Political and Economic Sociology
The Political and Economic Sociology area at Rutgers brings together a wide array of faculty with diverse substantive interests. We are linked, however, by our shared concern with large-scale patterns of social organization, transformation, and inequality. We see political and economic domains and processes as interconnected, and we use a variety of methods—comparative-historical, case-study, qualitative, quantitative, and l network analysis, to name a few—to study them. Our objectives are to train graduate students in these methods, to introduce them to the most important debates and topics of research in our fields, and to mentor them in the pursuit of their own research interests through the department's qualifying paper and dissertation requirements. We also actively support the department’s Networks, Culture, and Institutions Workshop as a forum for the presentation of faculty and student research in progress. It is our goal to see our students become colleagues, because we emphasize collegial learning, professional writing, and critical thinking. And our students become professionally visible, because we help them to produce publishable papers and scholarship that is important and interesting.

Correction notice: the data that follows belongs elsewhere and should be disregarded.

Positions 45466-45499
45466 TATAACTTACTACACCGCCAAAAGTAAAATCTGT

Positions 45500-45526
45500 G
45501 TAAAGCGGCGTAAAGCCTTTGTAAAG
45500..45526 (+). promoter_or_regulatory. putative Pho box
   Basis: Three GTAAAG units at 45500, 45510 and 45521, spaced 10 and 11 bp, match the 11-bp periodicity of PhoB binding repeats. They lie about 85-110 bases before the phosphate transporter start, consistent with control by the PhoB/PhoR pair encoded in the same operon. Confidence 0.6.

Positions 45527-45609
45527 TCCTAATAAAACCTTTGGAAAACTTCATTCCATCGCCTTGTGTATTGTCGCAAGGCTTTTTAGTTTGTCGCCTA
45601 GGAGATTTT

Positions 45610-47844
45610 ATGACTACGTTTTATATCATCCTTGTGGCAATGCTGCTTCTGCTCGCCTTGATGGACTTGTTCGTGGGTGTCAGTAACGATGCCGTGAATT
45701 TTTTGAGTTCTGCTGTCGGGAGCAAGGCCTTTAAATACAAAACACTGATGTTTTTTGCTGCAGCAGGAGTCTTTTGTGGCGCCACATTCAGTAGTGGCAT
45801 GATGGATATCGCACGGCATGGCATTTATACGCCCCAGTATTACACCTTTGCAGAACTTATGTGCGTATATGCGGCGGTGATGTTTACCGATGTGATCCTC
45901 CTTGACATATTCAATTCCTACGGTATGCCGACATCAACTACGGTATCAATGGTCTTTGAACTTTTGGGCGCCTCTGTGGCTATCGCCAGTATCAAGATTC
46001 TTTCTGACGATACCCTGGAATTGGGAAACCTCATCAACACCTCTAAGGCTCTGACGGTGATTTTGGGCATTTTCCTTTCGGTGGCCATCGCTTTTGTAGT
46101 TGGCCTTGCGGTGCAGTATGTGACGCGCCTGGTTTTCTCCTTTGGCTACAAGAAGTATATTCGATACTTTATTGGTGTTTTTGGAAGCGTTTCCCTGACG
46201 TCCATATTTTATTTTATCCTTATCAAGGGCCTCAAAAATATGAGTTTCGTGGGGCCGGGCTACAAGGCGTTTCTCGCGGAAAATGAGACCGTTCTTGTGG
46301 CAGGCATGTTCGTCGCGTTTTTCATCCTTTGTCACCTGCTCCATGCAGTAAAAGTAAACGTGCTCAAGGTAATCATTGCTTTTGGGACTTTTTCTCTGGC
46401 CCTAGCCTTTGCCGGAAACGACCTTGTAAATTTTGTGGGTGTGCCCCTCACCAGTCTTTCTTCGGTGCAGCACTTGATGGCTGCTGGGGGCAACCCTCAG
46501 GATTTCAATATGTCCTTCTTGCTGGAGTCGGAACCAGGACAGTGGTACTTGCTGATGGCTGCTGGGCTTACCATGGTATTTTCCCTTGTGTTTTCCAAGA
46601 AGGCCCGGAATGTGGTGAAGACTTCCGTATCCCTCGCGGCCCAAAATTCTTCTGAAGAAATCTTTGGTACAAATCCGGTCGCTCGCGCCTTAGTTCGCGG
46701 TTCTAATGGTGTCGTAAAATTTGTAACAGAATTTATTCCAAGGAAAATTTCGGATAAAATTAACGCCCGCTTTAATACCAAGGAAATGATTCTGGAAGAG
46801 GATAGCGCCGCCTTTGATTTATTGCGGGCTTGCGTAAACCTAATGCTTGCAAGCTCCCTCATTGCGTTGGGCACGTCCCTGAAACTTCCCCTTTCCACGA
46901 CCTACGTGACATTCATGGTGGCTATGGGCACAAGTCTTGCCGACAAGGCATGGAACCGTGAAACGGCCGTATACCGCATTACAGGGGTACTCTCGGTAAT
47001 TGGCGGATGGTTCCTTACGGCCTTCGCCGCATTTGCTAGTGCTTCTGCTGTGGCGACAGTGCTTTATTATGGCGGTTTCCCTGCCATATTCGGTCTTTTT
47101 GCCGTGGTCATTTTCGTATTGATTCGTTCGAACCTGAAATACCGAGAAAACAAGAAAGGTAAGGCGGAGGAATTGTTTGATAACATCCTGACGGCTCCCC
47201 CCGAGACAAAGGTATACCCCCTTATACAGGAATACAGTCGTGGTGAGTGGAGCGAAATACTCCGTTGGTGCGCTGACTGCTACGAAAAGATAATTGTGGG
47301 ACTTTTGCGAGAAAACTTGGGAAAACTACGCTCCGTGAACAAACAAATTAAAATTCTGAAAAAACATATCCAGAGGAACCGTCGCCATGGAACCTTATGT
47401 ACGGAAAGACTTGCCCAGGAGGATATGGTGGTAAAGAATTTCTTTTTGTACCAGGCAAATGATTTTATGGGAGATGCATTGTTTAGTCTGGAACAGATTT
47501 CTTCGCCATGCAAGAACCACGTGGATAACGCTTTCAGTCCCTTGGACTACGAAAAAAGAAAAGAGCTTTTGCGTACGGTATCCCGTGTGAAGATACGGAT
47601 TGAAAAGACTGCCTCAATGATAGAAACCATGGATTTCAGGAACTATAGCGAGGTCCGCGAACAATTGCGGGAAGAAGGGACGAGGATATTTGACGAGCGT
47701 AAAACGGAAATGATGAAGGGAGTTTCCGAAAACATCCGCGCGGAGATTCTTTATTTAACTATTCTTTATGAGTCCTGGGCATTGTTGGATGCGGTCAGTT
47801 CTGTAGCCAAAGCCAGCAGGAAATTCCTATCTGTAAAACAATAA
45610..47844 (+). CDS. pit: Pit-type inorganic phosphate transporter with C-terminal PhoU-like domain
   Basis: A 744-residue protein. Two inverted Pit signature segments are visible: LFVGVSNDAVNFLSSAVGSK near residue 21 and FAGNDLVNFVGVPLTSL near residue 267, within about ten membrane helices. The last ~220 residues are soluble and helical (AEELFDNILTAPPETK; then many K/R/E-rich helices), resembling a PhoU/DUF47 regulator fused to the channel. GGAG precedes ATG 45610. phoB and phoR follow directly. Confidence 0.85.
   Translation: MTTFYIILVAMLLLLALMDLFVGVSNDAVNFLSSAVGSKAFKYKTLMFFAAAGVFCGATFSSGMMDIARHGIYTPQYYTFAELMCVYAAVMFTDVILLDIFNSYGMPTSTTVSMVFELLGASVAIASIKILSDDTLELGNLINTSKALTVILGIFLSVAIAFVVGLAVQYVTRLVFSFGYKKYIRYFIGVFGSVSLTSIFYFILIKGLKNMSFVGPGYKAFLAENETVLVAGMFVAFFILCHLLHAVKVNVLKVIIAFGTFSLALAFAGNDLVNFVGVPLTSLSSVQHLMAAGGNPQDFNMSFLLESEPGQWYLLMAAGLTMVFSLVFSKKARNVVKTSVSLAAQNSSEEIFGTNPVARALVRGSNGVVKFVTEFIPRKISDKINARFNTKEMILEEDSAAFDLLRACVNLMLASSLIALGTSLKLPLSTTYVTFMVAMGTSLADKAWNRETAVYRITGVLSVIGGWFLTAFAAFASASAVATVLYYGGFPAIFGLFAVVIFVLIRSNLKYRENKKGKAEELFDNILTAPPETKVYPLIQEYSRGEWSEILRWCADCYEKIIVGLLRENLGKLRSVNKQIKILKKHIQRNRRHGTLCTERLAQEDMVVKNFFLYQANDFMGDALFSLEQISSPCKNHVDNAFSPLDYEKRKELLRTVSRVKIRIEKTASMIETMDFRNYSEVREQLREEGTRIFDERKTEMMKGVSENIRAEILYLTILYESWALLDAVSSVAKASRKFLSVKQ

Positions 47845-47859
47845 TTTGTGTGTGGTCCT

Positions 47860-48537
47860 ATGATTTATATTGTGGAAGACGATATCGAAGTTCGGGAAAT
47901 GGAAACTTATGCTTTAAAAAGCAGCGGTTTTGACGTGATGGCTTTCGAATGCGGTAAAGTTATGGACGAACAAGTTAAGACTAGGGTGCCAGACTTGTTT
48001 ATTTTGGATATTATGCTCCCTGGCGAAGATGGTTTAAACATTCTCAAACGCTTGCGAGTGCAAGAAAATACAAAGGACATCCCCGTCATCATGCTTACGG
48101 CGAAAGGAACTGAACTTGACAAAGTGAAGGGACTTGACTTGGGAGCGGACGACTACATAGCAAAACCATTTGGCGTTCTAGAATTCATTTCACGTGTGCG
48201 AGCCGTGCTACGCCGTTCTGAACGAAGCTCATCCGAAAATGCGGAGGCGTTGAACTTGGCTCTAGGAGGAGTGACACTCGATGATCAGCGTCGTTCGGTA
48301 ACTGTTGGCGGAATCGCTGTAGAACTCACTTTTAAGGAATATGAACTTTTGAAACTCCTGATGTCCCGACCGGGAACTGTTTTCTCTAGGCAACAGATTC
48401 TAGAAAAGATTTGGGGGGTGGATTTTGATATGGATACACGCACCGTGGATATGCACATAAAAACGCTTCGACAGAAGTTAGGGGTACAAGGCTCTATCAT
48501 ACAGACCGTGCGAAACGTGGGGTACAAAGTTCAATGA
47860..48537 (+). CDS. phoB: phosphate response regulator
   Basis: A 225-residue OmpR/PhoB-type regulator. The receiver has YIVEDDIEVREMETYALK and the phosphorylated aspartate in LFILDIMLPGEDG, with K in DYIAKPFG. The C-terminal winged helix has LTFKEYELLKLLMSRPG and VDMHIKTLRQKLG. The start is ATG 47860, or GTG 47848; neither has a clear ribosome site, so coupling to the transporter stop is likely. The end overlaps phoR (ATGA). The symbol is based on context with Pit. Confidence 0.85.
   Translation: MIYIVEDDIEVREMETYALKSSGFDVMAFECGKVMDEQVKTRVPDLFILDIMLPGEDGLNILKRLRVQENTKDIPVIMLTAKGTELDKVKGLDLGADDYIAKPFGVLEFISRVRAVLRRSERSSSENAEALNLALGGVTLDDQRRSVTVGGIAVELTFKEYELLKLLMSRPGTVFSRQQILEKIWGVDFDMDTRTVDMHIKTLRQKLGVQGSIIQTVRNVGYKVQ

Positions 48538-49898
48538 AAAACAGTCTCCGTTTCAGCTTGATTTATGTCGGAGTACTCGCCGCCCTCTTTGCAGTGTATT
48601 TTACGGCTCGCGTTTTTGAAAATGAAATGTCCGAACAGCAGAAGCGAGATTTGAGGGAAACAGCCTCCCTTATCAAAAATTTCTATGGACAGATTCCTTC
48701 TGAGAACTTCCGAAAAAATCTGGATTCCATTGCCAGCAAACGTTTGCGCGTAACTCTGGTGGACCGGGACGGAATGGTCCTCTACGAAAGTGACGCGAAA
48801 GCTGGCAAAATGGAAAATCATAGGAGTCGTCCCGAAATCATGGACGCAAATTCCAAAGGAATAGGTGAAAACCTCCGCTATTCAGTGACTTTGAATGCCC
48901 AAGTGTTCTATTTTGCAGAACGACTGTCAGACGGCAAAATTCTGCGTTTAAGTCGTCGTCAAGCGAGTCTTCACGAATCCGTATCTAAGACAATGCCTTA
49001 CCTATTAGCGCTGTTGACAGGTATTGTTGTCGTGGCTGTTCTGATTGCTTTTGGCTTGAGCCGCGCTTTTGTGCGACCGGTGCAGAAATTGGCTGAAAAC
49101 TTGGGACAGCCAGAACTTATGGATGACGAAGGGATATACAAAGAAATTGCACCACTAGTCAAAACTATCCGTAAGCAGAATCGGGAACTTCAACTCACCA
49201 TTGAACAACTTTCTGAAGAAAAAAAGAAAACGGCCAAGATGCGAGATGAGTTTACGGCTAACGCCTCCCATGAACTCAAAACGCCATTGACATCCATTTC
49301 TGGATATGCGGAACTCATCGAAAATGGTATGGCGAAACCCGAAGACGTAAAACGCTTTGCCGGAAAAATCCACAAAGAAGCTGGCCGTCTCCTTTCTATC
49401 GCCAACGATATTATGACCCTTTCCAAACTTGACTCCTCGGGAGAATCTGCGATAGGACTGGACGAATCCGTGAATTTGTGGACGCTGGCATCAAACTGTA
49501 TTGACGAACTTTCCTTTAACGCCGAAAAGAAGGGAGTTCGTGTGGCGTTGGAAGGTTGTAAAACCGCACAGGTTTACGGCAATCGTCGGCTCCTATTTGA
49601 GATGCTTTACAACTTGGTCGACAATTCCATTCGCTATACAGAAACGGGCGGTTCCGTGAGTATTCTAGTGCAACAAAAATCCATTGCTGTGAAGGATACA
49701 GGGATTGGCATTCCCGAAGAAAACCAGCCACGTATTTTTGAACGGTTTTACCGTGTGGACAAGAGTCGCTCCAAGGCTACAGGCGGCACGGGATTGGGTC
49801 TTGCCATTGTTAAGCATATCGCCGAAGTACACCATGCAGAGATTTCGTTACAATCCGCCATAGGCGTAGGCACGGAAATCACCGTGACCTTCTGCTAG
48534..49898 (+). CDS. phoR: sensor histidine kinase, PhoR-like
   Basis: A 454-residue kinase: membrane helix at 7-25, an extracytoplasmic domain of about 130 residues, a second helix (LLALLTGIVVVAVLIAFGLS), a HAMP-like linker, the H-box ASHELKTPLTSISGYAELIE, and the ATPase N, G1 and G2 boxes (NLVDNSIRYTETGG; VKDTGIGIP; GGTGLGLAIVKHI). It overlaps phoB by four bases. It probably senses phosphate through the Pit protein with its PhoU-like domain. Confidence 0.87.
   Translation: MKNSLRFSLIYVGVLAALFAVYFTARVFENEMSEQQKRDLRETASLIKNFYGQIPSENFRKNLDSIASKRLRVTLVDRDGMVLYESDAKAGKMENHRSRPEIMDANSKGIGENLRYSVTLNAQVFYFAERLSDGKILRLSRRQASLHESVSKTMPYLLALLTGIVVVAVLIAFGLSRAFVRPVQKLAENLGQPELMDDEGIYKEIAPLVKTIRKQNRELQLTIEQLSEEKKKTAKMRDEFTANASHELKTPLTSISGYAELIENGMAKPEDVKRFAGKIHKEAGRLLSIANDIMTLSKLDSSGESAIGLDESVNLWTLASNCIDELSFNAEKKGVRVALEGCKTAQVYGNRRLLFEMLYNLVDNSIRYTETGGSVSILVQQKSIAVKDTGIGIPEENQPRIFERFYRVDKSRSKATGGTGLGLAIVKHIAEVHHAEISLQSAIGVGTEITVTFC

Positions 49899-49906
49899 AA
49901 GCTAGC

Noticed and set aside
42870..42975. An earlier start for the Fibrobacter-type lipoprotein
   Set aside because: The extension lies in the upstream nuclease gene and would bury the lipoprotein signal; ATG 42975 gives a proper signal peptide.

Current faculty research focuses on a variety of important topics including: migration and immigration (Gerson, Lee, Rodriguez); globalization, and especially critical reappraisals of world systems theory and of representations of ‘others’ in the global political economy (Böröcz, Brooks, Salime); multiple social networks, elites, and political mobilization (McLean); environmental hazards and organizational catastrophes (Cerulo, Clarke, O'Neill, Rudel); and enduring forms of inequality in the United States (P. Carr, Friedman, Hirschfield, Phillips, Roos, Smith). We also regularly work together across our specific research interest groupings to offer students instruction and direction according to their needs and the unique qualities of their projects.